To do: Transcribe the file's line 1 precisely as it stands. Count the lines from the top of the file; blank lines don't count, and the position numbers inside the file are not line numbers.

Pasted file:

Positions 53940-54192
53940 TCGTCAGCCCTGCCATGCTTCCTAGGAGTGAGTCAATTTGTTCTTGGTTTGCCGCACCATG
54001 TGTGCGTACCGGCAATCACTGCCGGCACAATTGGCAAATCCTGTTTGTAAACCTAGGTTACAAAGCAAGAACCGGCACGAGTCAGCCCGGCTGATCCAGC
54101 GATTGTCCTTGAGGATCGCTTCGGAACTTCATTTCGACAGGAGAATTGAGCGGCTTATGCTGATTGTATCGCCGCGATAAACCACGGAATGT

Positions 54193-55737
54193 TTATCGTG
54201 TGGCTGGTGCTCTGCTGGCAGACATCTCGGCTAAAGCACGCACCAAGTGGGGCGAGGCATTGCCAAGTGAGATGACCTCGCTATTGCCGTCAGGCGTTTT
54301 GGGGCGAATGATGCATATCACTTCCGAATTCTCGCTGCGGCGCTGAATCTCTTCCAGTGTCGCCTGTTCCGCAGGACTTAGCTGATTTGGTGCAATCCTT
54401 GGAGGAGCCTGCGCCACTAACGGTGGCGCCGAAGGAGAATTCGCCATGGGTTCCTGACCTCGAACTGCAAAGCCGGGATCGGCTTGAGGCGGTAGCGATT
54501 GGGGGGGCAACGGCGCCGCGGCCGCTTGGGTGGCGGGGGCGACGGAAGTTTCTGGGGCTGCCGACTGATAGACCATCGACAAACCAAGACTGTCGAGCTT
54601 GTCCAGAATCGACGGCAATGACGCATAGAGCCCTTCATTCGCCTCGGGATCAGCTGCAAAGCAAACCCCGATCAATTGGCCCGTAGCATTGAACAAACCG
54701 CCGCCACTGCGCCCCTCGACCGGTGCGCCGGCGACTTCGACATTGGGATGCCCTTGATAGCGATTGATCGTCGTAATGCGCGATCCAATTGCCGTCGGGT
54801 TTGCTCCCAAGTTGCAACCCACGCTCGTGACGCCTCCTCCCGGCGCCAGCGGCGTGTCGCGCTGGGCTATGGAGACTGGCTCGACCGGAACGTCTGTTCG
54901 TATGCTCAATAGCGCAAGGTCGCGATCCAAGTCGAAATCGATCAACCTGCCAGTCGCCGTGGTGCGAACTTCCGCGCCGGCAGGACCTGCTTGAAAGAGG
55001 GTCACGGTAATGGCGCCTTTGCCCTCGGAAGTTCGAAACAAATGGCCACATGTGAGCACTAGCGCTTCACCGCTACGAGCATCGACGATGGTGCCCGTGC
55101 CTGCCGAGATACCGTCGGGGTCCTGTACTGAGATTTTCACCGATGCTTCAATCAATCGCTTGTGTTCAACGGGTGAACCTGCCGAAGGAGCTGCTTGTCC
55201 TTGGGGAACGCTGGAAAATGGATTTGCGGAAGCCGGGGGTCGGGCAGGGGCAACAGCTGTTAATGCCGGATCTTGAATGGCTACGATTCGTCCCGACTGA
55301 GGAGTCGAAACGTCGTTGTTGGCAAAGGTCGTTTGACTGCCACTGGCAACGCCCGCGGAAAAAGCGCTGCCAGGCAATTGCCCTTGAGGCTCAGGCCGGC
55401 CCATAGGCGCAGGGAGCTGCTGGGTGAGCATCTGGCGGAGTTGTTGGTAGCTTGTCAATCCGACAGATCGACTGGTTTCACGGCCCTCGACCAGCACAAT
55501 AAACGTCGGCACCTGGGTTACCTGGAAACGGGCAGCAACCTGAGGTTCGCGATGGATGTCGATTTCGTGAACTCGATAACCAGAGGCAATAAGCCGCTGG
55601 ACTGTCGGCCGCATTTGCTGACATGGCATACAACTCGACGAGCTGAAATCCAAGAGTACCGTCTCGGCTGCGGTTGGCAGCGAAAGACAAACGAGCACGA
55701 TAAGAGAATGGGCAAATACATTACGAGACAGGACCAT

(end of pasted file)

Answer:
Positions 53940-54192